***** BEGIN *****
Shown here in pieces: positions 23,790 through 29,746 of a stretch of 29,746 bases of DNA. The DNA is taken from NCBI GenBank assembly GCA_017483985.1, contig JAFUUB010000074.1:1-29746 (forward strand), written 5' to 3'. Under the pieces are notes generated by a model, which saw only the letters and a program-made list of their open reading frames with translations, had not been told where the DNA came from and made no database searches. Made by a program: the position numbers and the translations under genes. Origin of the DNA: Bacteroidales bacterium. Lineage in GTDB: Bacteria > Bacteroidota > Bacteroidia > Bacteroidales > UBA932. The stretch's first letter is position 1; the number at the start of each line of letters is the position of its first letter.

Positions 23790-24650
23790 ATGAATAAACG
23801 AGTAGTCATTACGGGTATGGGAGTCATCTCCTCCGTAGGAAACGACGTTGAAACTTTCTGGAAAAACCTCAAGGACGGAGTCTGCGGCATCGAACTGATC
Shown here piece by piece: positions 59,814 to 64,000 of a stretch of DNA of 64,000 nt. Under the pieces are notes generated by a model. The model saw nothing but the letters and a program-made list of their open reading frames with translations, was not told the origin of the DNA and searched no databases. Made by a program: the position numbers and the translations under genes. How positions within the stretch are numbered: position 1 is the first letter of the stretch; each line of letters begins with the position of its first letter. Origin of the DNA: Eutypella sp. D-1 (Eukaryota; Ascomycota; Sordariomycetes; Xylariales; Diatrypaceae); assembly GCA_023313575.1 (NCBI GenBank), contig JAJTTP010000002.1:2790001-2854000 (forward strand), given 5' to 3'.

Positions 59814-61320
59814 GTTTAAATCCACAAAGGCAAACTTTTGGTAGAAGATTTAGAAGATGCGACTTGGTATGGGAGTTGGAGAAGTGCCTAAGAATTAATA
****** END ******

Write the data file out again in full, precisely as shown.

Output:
Shown here in pieces: positions 23,790 through 29,746 of a stretch of 29,746 bases of DNA. The DNA is taken from NCBI GenBank assembly GCA_017483985.1, contig JAFUUB010000074.1:1-29746 (forward strand), written 5' to 3'. Under the pieces are notes generated by a model, which saw only the letters and a program-made list of their open reading frames with translations, had not been told where the DNA came from and made no database searches. Made by a program: the position numbers and the translations under genes. Origin of the DNA: Bacteroidales bacterium. Lineage in GTDB: Bacteria > Bacteroidota > Bacteroidia > Bacteroidales > UBA932. The stretch's first letter is position 1; the number at the start of each line of letters is the position of its first letter.

Positions 23790-24650
23790 ATGAATAAACG
23801 AGTAGTCATTACGGGTATGGGAGTCATCTCCTCCGTAGGAAACGACGTTGAAACTTTCTGGAAAAACCTCAAGGACGGAGTCTGCGGCATCGAACTGATC
Shown here piece by piece: positions 59,814 to 64,000 of a stretch of DNA of 64,000 nt. Under the pieces are notes generated by a model. The model saw nothing but the letters and a program-made list of their open reading frames with translations, was not told the origin of the DNA and searched no databases. Made by a program: the position numbers and the translations under genes. How positions within the stretch are numbered: position 1 is the first letter of the stretch; each line of letters begins with the position of its first letter. Origin of the DNA: Eutypella sp. D-1 (Eukaryota; Ascomycota; Sordariomycetes; Xylariales; Diatrypaceae); assembly GCA_023313575.1 (NCBI GenBank), contig JAJTTP010000002.1:2790001-2854000 (forward strand), given 5' to 3'.

Positions 59814-61320
59814 GTTTAAATCCACAAAGGCAAACTTTTGGTAGAAGATTTAGAAGATGCGACTTGGTATGGGAGTTGGAGAAGTGCCTAAGAATTAATA